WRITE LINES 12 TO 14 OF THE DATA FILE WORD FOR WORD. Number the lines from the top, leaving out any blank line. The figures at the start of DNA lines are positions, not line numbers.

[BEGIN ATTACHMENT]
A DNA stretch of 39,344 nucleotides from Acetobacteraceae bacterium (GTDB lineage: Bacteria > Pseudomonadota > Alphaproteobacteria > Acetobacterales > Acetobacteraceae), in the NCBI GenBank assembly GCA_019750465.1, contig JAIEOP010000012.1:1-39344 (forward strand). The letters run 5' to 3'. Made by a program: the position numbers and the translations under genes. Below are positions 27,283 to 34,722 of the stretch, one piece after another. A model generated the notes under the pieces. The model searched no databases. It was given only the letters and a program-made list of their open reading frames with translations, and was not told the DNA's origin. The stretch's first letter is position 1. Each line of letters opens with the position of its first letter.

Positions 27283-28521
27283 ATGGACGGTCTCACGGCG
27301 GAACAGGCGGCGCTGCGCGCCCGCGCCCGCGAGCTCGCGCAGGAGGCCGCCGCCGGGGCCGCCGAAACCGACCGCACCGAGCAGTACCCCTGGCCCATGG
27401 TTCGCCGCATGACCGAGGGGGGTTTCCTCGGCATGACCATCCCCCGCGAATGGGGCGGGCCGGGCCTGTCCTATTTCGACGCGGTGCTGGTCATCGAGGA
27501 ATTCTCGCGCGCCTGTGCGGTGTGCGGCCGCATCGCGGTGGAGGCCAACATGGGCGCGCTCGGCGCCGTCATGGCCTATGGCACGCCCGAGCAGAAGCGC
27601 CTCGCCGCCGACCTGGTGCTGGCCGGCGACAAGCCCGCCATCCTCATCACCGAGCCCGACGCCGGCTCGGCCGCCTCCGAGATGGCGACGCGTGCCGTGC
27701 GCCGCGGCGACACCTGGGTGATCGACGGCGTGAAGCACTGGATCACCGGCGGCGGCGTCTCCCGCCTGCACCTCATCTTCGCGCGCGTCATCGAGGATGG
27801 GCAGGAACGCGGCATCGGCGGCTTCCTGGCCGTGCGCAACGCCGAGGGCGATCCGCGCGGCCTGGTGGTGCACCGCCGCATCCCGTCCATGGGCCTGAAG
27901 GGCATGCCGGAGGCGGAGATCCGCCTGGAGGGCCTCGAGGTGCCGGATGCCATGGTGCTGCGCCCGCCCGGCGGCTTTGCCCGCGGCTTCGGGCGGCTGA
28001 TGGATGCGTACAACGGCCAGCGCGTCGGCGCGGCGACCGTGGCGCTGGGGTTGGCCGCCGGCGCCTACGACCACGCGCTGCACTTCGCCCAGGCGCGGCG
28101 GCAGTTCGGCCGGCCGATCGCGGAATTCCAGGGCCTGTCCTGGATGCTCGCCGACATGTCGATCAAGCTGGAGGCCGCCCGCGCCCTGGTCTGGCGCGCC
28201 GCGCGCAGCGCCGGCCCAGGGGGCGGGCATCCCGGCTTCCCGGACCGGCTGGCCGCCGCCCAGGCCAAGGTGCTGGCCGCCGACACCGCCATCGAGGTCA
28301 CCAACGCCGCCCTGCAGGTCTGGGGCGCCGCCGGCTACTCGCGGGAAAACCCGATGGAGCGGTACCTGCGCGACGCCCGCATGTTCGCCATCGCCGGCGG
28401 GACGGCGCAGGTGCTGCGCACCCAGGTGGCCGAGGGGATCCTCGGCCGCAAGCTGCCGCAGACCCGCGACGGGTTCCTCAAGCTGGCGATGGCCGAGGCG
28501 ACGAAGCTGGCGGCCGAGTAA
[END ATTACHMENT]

28101 GCAGTTCGGCCGGCCGATCGCGGAATTCCAGGGCCTGTCCTGGATGCTCGCCGACATGTCGATCAAGCTGGAGGCCGCCCGCGCCCTGGTCTGGCGCGCC
28201 GCGCGCAGCGCCGGCCCAGGGGGCGGGCATCCCGGCTTCCCGGACCGGCTGGCCGCCGCCCAGGCCAAGGTGCTGGCCGCCGACACCGCCATCGAGGTCA
28301 CCAACGCCGCCCTGCAGGTCTGGGGCGCCGCCGGCTACTCGCGGGAAAACCCGATGGAGCGGTACCTGCGCGACGCCCGCATGTTCGCCATCGCCGGCGG